I follow her. “Can you make me look young, distinguished and handsome,” I say.
She glances back, “Well, I’ll try, but there is a surcharge for handsome.”
I’m in downtown Atlanta with a conference for Spiritual Directors International, doing a presentation about how spiritual care is grounded in self-care. I have a window of time, and need a haircut. So I take the recommendation of the concierge and find myself in a salon near the hotel, following a young hairdresser toward a chair near the back, debating whether I want to pay the “surcharge.”
One of my philosophies is this: In a barber chair–an inevitability on par with airplanes and bank teller lines–conversation is a bother. Just cut my hair, and let me go. After all, I have important stuff to do.
Because she made me laugh, I break my rule about staying mute saying that maybe a buzz cut is in order, telling Sharon about my Father’s decision after cancer to enjoy his new hair-free care-free look.
“I’m a survivor too,” she says. “Just finished my chemo.”
I wasn’t ready for that.
Because if there is conversation, these chairs are for small talk only–no different than coffee hour after church.
“I’m sorry,” I say.”When did you learn about the cancer and what kind of treatment did you go through?”
“I had the whole nine yards,” she laughs. “Surgery. And then more surgery and then chemo.”
We are quiet, except for the sound of scissors.
“Best thing that ever happened to me,” she adds.
I’ve heard people say that–about tragedy or loss or heartbreak or misfortune–but am honestly unsure what to think. How can such a statement be true? I do know that something inside us wants (needs) to find a silver lining, a way to make sense of what appears to be an utterly senseless invasion of our body, or life, or world.
I watch her in the mirror.
Sharon is young, mid-30s, petite, her facial features delicate and freckled, carrying a youthful innocence. There is no sign of any recent clash with the drug treatments that traumatize body and spirit, all in the name of health.
She looks into the mirror and holds my gaze.
“It has made me softer,” she tells me. “And now, I love different.”
A single mother, Sharon talks about her 15 year-old daughter, in a tenor both wistful and filled with pride. She describes a young girl whose life was turned upside down with the possibility of a mother’s death. And about a renewed relationship between mother and daughter.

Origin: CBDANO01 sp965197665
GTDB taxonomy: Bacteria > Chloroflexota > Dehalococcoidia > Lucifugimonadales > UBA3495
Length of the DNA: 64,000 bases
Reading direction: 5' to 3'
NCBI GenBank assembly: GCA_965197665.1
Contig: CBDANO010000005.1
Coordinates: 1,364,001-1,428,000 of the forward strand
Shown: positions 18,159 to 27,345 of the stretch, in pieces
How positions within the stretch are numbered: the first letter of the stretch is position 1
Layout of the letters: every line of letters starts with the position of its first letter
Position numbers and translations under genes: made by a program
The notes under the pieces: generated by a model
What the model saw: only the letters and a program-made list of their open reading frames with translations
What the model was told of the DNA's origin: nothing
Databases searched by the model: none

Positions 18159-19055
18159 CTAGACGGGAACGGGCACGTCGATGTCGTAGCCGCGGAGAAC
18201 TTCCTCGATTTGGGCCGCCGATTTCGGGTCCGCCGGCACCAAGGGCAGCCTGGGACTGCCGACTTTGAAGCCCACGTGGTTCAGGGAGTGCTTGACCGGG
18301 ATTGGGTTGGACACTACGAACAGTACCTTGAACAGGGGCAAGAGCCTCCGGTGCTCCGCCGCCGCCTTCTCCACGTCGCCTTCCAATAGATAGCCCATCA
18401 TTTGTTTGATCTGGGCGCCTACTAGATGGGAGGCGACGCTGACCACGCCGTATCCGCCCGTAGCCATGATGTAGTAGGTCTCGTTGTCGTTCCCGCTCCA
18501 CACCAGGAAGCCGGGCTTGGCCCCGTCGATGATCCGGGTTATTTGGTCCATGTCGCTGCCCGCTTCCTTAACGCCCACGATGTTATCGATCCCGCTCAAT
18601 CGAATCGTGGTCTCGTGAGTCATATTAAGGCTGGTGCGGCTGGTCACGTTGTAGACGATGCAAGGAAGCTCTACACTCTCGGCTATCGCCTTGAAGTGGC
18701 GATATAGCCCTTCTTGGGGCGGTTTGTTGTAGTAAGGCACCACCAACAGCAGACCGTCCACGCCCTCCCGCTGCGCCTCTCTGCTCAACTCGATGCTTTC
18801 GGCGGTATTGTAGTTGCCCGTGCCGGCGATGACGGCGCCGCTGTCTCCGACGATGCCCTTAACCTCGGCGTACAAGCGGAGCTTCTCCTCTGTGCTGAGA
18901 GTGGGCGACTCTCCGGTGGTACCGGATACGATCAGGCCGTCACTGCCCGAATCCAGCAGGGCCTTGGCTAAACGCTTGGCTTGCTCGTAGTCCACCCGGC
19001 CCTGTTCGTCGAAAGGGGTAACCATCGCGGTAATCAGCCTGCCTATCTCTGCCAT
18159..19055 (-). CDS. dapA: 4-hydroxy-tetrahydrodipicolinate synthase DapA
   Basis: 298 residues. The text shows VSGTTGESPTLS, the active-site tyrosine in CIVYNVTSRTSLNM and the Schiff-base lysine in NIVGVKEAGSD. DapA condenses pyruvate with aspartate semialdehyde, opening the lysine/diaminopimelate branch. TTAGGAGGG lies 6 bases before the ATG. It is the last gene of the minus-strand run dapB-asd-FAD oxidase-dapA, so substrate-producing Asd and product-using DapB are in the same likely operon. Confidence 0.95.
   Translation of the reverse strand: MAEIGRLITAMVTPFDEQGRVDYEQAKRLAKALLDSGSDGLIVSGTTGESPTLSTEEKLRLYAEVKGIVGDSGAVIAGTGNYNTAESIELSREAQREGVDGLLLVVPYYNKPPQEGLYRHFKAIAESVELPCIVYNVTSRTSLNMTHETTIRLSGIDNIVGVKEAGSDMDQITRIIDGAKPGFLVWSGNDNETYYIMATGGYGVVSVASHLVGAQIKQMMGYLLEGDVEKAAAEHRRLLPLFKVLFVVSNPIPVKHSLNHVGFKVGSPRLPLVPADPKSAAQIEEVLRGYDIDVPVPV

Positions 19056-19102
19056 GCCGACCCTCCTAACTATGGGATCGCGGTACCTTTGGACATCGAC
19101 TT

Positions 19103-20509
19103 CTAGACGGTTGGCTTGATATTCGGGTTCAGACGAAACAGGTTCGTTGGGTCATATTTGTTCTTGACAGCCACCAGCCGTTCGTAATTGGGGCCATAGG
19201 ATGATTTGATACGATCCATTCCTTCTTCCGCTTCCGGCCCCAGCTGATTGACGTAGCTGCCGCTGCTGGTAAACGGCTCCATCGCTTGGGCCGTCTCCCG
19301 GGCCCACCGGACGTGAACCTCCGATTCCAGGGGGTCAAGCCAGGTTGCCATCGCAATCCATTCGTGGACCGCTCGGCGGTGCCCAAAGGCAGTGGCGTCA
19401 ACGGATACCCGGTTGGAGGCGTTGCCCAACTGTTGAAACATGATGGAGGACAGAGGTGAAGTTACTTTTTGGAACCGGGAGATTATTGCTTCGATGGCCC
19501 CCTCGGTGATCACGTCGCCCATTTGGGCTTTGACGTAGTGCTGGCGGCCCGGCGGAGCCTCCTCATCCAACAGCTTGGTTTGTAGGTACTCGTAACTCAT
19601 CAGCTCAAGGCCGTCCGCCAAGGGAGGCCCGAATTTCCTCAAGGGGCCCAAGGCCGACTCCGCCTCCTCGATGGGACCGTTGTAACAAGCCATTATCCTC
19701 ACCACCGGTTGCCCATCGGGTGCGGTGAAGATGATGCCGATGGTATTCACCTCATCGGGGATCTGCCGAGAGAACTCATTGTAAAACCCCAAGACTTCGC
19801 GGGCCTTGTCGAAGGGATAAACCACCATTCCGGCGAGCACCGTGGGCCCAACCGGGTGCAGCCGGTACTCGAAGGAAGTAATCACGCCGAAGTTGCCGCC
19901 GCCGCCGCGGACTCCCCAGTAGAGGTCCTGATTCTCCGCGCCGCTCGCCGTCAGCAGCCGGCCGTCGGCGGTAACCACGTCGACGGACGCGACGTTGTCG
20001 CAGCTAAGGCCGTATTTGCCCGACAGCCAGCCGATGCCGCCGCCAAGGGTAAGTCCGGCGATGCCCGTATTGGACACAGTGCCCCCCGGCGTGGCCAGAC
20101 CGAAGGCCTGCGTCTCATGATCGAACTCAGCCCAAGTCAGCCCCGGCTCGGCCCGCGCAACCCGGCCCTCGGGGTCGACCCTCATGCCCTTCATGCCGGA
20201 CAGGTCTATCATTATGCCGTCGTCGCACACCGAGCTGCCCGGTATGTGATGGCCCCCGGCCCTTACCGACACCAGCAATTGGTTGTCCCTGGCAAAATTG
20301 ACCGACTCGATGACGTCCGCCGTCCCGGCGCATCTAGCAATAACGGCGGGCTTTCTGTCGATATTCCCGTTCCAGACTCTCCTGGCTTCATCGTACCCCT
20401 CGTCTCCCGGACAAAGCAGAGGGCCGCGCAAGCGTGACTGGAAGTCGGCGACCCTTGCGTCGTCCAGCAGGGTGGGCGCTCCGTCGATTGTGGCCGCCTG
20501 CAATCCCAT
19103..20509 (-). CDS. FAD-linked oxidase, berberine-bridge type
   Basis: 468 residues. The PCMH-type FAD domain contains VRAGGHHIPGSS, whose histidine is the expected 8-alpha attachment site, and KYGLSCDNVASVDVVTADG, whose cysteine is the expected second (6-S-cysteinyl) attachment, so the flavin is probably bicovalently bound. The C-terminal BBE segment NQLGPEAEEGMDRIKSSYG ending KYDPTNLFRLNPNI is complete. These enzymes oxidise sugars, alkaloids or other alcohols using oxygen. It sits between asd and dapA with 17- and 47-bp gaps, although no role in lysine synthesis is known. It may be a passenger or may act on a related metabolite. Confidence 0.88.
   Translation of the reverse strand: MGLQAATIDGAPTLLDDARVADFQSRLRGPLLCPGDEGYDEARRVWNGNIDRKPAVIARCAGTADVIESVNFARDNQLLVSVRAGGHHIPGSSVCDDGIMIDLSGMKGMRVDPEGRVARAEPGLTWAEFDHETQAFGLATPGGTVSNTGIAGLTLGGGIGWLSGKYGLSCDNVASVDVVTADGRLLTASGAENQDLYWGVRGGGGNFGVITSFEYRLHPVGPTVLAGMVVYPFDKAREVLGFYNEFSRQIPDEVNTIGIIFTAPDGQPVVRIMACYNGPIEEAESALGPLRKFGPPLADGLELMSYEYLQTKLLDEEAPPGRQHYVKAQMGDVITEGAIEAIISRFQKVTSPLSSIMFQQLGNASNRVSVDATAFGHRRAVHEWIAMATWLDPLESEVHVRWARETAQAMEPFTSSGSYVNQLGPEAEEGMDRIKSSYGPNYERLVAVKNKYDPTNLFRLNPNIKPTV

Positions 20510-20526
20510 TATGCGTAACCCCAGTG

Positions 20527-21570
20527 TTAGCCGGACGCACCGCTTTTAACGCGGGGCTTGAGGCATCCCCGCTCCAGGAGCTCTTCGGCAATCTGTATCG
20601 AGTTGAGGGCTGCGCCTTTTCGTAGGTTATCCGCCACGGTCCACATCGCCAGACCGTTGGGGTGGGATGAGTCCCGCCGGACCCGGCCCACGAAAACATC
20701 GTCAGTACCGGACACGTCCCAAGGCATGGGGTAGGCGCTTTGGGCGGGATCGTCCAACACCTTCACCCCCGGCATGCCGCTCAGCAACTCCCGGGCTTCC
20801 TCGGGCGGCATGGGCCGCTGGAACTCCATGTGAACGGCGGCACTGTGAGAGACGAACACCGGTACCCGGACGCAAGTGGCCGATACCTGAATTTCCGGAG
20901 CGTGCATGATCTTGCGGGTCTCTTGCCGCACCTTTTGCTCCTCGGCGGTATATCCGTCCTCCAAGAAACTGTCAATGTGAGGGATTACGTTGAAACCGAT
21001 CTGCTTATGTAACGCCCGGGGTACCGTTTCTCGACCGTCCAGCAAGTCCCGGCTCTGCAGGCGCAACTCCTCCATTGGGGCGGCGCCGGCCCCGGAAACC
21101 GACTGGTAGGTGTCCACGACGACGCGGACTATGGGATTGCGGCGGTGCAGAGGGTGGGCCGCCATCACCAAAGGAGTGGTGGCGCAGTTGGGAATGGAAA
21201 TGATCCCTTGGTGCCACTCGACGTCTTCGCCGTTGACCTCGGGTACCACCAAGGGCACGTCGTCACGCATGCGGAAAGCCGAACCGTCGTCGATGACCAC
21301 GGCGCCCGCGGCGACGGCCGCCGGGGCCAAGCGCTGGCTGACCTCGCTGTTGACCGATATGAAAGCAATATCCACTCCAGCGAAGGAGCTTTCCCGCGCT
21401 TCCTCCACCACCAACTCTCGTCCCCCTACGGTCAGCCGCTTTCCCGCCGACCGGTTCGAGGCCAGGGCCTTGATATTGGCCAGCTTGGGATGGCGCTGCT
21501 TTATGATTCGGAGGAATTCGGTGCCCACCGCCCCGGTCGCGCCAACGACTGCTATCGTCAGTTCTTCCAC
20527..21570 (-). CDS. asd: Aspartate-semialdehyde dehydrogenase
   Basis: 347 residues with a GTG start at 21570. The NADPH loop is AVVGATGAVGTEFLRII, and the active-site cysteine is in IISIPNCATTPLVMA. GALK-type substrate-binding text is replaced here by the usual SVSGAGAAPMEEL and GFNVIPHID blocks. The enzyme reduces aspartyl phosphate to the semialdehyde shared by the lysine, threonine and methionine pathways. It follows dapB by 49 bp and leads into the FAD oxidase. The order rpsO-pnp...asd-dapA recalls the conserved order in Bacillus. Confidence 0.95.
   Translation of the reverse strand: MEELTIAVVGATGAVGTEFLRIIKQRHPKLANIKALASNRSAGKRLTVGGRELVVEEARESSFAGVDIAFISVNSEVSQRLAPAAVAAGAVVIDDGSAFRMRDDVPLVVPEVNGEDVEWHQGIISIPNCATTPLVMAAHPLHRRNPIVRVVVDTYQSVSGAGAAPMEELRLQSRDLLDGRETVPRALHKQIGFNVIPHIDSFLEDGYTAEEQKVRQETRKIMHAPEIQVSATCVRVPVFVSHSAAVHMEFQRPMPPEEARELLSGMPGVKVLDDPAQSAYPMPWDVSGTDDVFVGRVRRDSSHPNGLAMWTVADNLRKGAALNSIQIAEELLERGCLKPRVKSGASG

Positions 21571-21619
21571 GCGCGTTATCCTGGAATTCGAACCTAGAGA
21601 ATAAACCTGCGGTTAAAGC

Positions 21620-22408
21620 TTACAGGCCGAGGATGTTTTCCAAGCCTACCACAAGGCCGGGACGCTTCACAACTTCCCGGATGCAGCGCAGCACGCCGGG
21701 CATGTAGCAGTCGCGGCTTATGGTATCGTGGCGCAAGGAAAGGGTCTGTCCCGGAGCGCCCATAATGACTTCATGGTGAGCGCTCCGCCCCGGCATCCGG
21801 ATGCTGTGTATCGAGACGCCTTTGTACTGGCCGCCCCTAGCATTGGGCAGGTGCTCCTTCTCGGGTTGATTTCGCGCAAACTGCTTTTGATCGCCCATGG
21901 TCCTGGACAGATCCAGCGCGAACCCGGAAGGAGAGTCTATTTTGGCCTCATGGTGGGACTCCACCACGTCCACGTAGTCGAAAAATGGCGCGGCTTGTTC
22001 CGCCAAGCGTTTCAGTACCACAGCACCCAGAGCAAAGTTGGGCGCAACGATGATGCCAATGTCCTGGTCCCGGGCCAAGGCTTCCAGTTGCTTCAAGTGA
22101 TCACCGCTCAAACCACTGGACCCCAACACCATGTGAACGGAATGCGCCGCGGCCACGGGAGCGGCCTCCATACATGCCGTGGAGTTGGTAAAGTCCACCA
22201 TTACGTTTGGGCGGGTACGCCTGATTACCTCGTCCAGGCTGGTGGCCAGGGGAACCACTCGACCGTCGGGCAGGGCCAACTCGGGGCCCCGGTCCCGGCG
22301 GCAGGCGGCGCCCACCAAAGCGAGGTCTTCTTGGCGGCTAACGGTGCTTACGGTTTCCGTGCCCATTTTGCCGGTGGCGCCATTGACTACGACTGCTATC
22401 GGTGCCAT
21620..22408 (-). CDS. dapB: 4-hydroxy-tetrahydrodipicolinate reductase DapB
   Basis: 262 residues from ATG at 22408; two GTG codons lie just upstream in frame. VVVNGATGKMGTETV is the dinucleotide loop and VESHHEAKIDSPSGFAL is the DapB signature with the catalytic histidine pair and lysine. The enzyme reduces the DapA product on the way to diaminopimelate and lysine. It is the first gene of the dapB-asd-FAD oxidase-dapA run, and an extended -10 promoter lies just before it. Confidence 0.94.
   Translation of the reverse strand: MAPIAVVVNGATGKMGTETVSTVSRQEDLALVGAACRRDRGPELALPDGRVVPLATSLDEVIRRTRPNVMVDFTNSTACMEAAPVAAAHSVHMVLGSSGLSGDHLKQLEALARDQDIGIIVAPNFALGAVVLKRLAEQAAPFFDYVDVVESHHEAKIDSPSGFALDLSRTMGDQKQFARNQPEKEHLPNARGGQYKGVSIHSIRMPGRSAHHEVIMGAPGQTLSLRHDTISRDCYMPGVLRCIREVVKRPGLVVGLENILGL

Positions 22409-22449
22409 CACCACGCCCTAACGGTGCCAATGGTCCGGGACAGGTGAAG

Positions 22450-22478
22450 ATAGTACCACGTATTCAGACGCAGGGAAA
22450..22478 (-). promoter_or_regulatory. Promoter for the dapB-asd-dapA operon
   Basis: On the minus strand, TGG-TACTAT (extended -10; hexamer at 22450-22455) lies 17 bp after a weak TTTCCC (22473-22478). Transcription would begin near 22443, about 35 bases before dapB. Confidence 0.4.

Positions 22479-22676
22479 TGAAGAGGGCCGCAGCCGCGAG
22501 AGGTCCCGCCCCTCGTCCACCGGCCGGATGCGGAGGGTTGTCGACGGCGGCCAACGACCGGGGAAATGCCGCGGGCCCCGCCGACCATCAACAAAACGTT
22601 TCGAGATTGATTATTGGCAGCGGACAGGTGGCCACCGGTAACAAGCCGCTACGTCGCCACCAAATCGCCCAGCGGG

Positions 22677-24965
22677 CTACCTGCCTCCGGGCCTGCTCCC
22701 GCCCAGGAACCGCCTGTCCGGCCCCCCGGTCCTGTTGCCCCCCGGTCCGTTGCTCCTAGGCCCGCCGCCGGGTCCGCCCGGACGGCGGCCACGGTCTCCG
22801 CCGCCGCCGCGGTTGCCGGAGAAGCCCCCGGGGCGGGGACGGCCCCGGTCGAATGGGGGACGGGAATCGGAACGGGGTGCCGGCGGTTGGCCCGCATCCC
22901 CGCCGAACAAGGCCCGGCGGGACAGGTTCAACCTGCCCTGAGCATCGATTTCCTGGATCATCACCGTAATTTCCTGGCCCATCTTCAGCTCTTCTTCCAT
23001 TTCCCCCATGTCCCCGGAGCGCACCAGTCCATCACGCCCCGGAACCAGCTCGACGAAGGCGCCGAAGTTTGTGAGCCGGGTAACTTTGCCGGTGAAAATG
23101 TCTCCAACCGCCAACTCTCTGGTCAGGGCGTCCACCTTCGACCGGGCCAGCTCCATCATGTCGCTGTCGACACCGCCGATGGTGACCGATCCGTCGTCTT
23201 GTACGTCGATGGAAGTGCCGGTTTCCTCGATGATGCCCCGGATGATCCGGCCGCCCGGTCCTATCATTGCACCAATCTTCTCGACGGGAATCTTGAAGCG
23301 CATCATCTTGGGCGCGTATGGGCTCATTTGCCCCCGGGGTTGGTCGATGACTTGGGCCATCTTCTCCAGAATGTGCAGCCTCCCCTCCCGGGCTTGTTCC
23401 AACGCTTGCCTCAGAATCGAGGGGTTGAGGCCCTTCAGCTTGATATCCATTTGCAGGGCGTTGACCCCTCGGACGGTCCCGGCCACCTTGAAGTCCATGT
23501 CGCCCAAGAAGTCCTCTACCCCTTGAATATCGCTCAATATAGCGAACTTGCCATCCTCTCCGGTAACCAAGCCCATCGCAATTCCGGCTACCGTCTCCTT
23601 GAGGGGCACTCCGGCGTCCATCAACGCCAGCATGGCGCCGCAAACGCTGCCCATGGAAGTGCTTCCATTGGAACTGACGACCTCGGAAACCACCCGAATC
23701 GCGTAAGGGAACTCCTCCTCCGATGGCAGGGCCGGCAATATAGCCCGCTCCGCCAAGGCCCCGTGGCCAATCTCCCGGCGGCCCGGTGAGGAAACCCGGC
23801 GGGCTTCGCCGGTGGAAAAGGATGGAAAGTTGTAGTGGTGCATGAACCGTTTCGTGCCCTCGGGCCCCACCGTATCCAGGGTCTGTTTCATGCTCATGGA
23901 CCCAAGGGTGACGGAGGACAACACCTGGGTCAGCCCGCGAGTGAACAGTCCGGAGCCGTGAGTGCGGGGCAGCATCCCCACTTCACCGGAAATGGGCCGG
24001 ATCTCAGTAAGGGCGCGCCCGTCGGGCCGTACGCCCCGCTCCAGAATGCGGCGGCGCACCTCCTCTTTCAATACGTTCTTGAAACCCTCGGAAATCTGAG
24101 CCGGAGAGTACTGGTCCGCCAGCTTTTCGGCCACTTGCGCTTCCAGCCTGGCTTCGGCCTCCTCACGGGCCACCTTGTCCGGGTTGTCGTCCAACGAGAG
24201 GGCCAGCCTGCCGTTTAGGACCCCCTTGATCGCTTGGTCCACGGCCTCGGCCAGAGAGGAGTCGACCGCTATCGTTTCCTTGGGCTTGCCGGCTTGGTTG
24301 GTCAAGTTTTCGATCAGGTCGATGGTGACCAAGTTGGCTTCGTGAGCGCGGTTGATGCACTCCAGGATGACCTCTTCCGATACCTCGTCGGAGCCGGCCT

I nod. I understand.
“We never know,” she continues. “A year ago if you had told me that this is where I’d be, I’d have told you you’re crazy. But not now. Now I look at people different.”
I compliment her hair. She shakes her head, tossing her hair, looking cute and sassy. “Thanks. I made it. It’s something I do now. Make personal wigs for people going through chemo.”
Go figure. I’m at a conference with spiritual directors from different faith traditions around the world, and my moment of enlightenment and grace is gifted to me in a beauty-salon-barber-chair.
I was taught–in church–as a boy, that we should love one another. You know, practice kindness and compassion.
But here’s the deal: love can only spill from a heart that has been softened and in most cases broken.
There is no doubt that when faced with tragedy or chaos or uncertainty or misfortune, we want to have a “handle” on it, or fix it, or make it go away.
But this is not about a way to figure life out.
Nor is it about determining whether we have intentionally or unintentionally invited chaos or sickness into our world.
It’s about the permission to see the world–this day–through the eyes of our heart. Our heart made soft.
It happens when. . .
. . .we allow ourselves to feel, fully and wholly. . .without a need to defend, justify or explain,
. . .we allow ourselves to receive love and kindness without suspicion,
. . .we are free to embrace a core of strength and courage that resides inside of us. . .and let it spill to those around us.
Today someone asked me, “What did you do this week?”
Well, I got a haircut.
And felt my heart soften just a little.
The heart is the only broken instrument that works. T.E. Kalem